(An occasional series delving into the wild and woolly world of rock music’s notable double albums)
Give the Damned their due. They spearheaded England’s punk revolution, releasing the scene’s first single (“New Rose”) in October of 1976, and had an LP out the following February, months before London’s famously raucous Jubilee summer. While news of this upheaval was still being absorbed across the Atlantic, they were racking up another milestone by being the first such band to play in the States. And in a movement brimming with maverick characters, the Damned were no slouches—featuring a bassist who went by the name Captain Sensible but was known to perform in a tutu, a drummer dubbed Rat Scabies who wasn’t afraid to leave his seat behind the kit to scrap with audience members and Dave Vanian (as in Transylvanian), the lead singer who transitioned into the music business from his previous job as a gravedigger.
In the early days with original guitarist/songwriter Brian James, the sound was archetypal—full of buzzsaw guitars, turbo-charged drumming and declamatory vocals on songs with signifying titles like “Problem Child”, “Feel the Pain” and “Machine Gun Etiquette.” Although both intense and irreverent, the Damned never gained the socio-political cache of the Sex Pistols or the Clash. By 1980, they had slipped from the head of the pack (even referred to as “the Darned” by waggish record-rater Robert Christgau), fated to cut their own peculiar, semi-famous course. Hence The Black Album, their fourth LP, cheekily recalls the Fab Four’s sprawling 1968 classic as a reference point for their own double disc.
The Damned, circa 1980
There were two strong sides of conventional-length songs, an impressive 17-minute epic named “Curtain Call” that pointed the way towards the Damned’s imminent proto Goth-rock sound and a fourth side of early favorites performed live in-studio for a group of fan clubbers. They are quick out of the gate with rallying rocker “Wait for the Blackout” with Scabies’ dynamic drumming and some great Townshend-esque guitar flourishes by Sensible, who moved up to six-string (and keyboards) after Brian James’ departure while Paul Grey ably took over the bass duties. The opener also conveys the Damned’s increasing tendency to be champions of all things nocturnal with Vanian’s invocation of “the darkness (that) holds a power that you won’t find in the day.” Sure, there are a few of the witty, up tempo bursts of energy that were a punk-era calling card (“Drinking About My Baby”, “Lively Arts”, “Therapy” and “Sick of This and That”) and others like the Sensibly-sung “Silly Kids Games” that showed the band’s classicist side: in the spirit of mid-Sixties Who or Kinks, using a chipper tune to deliver serious lyric concerns—in this case, the core absurdity of avarice.
It’s little surprise, though—for a group that named themselves after the 1960 creep-out classic Village of the Damned and that featured a lead singer who looked like he wandered in off the set of Dark Shadows—that their more cinematic and macabre side would begin to take precedence. This more melodic bent, marked by Vanian’s newfound crooning vocal style, is heard to great effect on “Dr. Jekyll and Mr. Hyde” (“I try to be true, he tries to be cruel/I’ll hold you gently, but he’ll smother you”) and “13th Floor Vendetta”,” with their acoustic guitar and keyboard shadings. The band itself grumbled a bit about Han Zimmer’s booming overproduction on the otherwise astute “The History of the World (Part One),” even though they are listed as co-producers, but no such complaints can befall the side-filling “Curtain Call”, where the group went balls-out to stake a new course that had more in common with the art-rock show-offs that the unschooled punks were rebelling against not long before. Its doomy minor-key ambience is perfect for Vanian to take center stage in a benchmark performance that directly or indirectly informed the subsequent legions of a darkly-clad and black-fingernailed subculture (“We’re coming up from the deep, the lizard sheds its skin/Night obliterates the day, and all the fun begins”). The long interior instrumental section also excels, especially a shivery, suspended passage that feels like getting lost in the woods before a piercing violin splits the fog and the Captain’s fright-film keyboards and nervy guitar solo summon back Vanian for the conclusion (“Tragedy, love all lie within/Each player takes his chance to play/And lives to fight another day”). “I like the fact that we push things a bit,” Sensible said later, dismissing the flak that “Curtain Call” caught from some of his contemporaries. (”They can bog off.”)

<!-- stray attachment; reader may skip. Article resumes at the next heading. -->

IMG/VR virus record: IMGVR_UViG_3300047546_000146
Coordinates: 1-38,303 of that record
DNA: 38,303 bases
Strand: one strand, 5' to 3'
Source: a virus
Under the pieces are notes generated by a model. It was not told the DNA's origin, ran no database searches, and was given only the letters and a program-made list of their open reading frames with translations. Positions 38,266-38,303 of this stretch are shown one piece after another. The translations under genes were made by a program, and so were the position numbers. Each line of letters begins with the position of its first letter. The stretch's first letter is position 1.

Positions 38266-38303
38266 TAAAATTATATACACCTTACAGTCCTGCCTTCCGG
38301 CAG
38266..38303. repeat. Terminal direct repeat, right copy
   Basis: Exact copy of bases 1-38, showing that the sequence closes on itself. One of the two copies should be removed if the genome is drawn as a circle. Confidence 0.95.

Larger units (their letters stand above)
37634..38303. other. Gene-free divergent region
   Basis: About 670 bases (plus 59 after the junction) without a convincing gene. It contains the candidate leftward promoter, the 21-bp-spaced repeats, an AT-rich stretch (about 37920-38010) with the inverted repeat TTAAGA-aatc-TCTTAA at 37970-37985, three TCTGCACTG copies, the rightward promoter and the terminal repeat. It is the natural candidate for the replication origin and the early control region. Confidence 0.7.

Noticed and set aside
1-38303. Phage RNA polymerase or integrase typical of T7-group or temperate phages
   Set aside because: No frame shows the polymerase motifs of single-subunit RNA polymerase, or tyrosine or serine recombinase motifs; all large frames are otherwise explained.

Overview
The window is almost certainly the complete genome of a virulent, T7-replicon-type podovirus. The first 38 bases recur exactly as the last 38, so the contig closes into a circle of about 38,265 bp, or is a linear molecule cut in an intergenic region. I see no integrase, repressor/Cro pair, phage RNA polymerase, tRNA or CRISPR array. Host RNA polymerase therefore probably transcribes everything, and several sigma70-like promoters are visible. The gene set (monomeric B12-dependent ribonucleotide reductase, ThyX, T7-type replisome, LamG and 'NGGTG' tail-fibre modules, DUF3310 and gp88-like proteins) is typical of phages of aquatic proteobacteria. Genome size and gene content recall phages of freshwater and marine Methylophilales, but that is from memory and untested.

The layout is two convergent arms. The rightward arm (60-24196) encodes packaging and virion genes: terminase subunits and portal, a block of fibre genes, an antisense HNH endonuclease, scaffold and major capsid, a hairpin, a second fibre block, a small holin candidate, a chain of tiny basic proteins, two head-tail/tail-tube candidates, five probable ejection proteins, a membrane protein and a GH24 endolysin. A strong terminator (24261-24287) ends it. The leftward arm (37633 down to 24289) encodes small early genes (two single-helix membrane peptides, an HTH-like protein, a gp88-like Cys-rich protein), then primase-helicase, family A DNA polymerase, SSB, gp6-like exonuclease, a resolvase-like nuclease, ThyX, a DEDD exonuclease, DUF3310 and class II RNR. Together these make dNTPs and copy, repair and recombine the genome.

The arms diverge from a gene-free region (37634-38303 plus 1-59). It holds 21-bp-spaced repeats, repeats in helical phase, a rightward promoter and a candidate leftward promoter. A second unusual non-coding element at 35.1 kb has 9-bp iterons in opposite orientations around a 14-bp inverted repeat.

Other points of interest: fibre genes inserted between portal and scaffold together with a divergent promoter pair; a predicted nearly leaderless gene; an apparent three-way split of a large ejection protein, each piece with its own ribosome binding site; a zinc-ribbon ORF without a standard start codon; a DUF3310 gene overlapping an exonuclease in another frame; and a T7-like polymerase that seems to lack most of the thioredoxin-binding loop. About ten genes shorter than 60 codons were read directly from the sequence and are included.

Despite something of a career setback in the years after The Black Album, this individualistic streak stood them in good stead in the decades (yes, decades) that followed. By the mid-80s, established as Goth-rock pioneers, The Damned scored hits with tunes like “Grimly Fiendish” and “Eloise,” with its strange Brian Wilson-meets-Bela-Lugosi vibe. They may not have “made it stinking rich/straight up there without a hitch” as they once ironically predicted on “Machine Gun Etiquette” (re-titled on the live side here as “Second Time Around”). But onward they skulked into the new millenium with Vanian as the constant member, always joined by either Scabies or Sensible if not both. On their 35th anniversary tour in 2011 they were even doing a 25-minute bog-off medley of “Therapy” and “Curtain Call”. Live to fight another day, indeed.
The Damned on stage today. Original members Capt. Sensible on left and Dave Vanian, middle.<